The work contemplates our relationship with energy and its significance for humanity. The images are the outcome of a working process spanning several years, during which I made trips to the Benin and Togo region in West Africa. I became interested in the numerous petrol stalls selling low-quality petrol distilled from oil stolen from multinational corporations – a pirated product.
The concrete nature of the topic fascinated me. Not so much the West Africa’s petrol trade, but in oil and energy as a structural component of society and its localization as a physical element on the human level. I started photographing petrol canisters and their content by letting the light permeate the layer of mud covering the containers and the cloudy petrol created an intense effect that generated a series of abstract works.
Despite this reductive approach, the images’ abstract subject matter, petrol, began to seem individual and tangible. Images became to resemble maps of unknown regions, untouched by humankind, “no man’s lands” that glow in shades of red, urging us to check our relationship with energy and what it means for us. I called the images maps – Maps of Essence (Essence, as petrol in french, native language in Benin and Togo). Oil, almost religiously is seen as a positive material that transmits power and is a founding, fundamental structure of our society – matter that actually produces more waste and destruction than energy, inherently working against humanity.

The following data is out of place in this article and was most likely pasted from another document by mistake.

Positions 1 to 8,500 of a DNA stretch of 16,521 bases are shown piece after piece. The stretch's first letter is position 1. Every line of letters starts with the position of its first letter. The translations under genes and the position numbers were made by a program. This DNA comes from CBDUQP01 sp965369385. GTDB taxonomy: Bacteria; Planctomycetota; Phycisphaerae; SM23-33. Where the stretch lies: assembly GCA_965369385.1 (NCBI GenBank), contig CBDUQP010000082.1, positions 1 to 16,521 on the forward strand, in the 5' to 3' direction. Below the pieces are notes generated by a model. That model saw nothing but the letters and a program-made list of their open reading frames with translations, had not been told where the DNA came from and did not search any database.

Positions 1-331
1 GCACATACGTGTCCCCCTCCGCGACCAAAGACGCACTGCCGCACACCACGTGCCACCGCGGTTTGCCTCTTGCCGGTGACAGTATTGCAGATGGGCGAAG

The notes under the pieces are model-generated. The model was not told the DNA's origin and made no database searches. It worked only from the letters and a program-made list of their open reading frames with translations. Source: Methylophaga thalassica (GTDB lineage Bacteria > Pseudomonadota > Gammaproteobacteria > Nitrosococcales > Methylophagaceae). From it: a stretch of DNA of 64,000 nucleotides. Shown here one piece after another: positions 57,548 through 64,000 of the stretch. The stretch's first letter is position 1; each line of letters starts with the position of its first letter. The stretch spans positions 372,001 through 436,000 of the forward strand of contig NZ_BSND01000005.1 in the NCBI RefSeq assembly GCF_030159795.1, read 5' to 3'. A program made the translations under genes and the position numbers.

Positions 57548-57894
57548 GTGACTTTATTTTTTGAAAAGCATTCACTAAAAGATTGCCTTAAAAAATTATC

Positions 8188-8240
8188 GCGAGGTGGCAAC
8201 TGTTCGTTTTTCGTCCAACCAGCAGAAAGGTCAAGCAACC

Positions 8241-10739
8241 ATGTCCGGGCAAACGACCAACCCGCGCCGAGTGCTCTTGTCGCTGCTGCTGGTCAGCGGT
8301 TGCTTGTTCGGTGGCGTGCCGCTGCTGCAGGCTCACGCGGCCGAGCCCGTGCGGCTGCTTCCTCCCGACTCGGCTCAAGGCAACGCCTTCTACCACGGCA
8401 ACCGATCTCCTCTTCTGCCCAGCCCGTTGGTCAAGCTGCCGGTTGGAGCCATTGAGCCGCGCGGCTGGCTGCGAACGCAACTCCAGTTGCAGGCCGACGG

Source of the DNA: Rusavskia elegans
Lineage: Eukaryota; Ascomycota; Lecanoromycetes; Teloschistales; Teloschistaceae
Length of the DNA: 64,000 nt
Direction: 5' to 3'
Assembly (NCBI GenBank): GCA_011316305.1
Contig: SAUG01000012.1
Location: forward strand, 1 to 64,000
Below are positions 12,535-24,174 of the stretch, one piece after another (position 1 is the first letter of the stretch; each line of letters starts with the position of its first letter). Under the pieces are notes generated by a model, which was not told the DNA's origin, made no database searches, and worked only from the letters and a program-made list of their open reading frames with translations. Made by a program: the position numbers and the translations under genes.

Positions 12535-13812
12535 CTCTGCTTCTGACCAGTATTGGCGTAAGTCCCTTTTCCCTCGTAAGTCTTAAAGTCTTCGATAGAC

Among the pictures of oil and petrol, are religious animal items, fetishes of Vodun, common religion in the areas of petrol trade in Benin, Nigeria and Togo. These items are charged with energy and power, with a fuel capable of changing the course of life. I juxtaposed these energies and began to see fossil energy as a sort of a religious force that regulates our ways of being in the world.
There is only one image in which a human being is present. It shows people washing their hands with petrol. This symbolically charged, sacral image is simultaneously brutal and sensitive. The oil and the petrol become concrete through their tangibility, it is their physicality that situates the subject on the human scale.